Fig. (2). Example of a car park design reducing the need for reversing manoeuvres (photo: author).

The cases of vehicles reversing into perpendicular streets in order to reach a parking space or to deliver goods also raise issues in terms of the design and management of urban road networks. The rarity of the parking supply may encourage drivers to make such manoeuvres in order to avoid a detour and the risk that, after making the detour, the desired parking space may be occupied by another vehicle. Reversing manoeuvres into perpendicular streets are also encouraged by certain network organisations that involve long detours through their systems of one-way streets. The results presented also show that some reversing accidents are related to cul-de-sac layouts and the narrowness of certain minor streets that force some vehicles to reverse down these streets. This suggests that, at least for new urban developments, attention should be paid to the compatibility of the design of minor streets with the occasional passage of large vehicles, and to the provision of appropriate U-turn facilities at the end of cul-de-sacs.

The study reported here suffers from some limitations, however. Firstly, police-based data on accidents are affected by the under-reporting of the least severe injuries (as regards pedestrians, see [31]). Thus, the sample studied here is probably biased towards more serious injuries. Secondly, the analysis of police reports involves a degree of interpretation, since this analysis is mainly based on the collation and combination of statements made by the persons involved and other clues available. Moreover, information may be lacking for some points, depending on the degree of thoroughness of the police report. For example, regarding certain results (pedestrian detection, perception of the vehicle), sufficient information was only available in about one half of the police reports studied (30 and 25 cases, respectively). More generally, due to the limited size of the sample (61 cases), the results remain to be confirmed by further investigations on larger samples of reversing accidents. Lastly, we had access to detailed accident data for the 2008-2011 period, whereas reversing cameras have become more frequently available in cars produced in the recent years. It is therefore possible that the results presented are slightly different from what would have been obtained for more recent years.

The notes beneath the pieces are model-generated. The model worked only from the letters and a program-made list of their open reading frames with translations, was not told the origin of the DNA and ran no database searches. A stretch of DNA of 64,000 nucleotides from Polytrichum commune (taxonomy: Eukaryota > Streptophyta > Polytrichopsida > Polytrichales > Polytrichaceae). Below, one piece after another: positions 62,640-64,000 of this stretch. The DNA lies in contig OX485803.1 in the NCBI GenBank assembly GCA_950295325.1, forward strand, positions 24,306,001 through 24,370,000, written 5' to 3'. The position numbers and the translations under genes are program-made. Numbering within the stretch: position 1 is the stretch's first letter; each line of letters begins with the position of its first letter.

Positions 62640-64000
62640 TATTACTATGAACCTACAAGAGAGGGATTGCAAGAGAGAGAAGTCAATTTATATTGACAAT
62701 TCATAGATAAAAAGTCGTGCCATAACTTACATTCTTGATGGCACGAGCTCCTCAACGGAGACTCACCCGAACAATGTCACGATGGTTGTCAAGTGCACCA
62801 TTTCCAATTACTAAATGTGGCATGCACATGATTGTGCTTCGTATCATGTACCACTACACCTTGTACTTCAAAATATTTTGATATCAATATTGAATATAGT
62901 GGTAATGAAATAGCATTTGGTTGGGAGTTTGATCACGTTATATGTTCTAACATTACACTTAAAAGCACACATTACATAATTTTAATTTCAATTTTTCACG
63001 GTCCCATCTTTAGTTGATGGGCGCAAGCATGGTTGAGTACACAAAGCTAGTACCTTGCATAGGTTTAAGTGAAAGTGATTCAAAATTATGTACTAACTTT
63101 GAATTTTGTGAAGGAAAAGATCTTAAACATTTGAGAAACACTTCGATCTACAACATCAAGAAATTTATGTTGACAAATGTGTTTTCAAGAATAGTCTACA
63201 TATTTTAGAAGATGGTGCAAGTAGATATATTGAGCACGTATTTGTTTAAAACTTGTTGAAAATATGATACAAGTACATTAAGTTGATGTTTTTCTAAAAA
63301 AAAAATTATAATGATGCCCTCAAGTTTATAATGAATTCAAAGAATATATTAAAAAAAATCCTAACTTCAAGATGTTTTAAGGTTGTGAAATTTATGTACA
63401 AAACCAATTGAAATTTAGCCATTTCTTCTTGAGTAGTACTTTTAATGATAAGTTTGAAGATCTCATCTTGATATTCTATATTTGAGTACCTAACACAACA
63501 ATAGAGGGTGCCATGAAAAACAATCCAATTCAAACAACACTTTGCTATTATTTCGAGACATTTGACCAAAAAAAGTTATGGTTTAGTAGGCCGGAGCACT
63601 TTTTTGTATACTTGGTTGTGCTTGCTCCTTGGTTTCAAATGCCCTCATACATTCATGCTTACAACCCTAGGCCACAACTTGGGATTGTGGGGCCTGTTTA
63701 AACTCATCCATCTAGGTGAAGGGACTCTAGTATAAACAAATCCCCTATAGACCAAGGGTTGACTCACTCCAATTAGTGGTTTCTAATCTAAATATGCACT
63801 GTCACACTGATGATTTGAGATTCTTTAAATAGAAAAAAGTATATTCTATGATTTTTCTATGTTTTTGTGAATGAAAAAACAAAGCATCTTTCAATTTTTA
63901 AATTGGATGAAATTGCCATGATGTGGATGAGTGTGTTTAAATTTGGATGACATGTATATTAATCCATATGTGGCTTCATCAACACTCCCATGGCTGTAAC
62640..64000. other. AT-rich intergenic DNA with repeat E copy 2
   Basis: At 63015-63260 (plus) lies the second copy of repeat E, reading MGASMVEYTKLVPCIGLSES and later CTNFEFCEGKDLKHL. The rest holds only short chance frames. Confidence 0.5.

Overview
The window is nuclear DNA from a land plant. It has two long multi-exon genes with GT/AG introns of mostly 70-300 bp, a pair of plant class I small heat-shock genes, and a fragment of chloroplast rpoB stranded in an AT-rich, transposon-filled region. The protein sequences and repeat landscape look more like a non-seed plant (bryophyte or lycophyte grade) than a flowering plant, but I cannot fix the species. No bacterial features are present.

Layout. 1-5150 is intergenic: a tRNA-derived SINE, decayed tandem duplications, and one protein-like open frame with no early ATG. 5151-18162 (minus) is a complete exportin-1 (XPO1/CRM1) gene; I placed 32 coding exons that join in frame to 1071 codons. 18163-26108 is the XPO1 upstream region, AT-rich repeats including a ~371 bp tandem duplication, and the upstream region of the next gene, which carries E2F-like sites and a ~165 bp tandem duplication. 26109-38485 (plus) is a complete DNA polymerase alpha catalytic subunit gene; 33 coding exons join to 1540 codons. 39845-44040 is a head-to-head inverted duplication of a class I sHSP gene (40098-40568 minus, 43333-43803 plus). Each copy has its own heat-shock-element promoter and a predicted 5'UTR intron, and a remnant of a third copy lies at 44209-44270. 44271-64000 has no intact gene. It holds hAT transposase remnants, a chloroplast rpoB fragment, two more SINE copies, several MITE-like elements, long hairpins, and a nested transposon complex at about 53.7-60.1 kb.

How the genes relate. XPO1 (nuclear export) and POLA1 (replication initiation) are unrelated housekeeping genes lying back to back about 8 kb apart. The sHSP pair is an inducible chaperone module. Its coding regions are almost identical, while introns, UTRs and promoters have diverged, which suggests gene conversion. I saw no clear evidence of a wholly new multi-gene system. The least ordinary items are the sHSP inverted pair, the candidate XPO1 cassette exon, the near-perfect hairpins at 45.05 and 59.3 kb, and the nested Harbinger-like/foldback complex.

Moreover, some of the findings may not apply to other countries. The role of road layouts, for example, may be specific to European countries where road networks have been partly inherited from past centuries and where narrow streets are common.